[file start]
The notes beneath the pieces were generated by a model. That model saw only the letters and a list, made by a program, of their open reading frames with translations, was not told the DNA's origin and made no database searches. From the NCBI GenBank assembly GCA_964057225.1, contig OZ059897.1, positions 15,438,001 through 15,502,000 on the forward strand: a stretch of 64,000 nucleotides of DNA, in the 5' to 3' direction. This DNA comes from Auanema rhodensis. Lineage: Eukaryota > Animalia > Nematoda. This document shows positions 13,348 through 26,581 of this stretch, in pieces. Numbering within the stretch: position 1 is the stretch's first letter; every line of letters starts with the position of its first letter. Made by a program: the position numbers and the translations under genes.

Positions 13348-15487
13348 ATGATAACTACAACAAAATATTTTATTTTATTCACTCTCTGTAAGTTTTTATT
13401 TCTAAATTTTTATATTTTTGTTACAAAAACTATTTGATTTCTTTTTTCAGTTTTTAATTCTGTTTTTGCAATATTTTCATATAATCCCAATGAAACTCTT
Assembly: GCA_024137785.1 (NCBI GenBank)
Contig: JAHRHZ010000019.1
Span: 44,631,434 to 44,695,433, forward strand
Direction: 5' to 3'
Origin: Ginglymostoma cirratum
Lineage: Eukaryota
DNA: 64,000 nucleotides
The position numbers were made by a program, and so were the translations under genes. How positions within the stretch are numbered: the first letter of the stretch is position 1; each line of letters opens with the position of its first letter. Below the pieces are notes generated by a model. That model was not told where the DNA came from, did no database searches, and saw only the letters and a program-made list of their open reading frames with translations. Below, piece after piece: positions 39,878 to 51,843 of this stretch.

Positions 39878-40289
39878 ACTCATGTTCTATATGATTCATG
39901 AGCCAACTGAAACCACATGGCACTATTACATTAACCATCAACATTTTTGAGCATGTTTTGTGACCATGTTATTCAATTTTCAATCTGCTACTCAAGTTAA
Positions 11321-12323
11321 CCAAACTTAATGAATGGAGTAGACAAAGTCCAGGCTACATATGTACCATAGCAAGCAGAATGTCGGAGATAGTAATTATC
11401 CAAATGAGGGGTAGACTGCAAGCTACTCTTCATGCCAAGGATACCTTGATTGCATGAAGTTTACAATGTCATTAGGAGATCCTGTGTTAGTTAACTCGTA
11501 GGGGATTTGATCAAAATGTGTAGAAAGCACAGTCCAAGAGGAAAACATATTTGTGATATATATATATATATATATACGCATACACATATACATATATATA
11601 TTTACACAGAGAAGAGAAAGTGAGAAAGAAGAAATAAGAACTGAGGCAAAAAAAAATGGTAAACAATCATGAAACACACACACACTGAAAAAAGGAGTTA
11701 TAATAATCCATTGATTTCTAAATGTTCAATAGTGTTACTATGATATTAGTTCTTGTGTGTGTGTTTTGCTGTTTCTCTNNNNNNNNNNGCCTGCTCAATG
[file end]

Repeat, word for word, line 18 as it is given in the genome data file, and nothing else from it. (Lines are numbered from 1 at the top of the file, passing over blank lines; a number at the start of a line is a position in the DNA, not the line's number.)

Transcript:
11401 CAAATGAGGGGTAGACTGCAAGCTACTCTTCATGCCAAGGATACCTTGATTGCATGAAGTTTACAATGTCATTAGGAGATCCTGTGTTAGTTAACTCGTA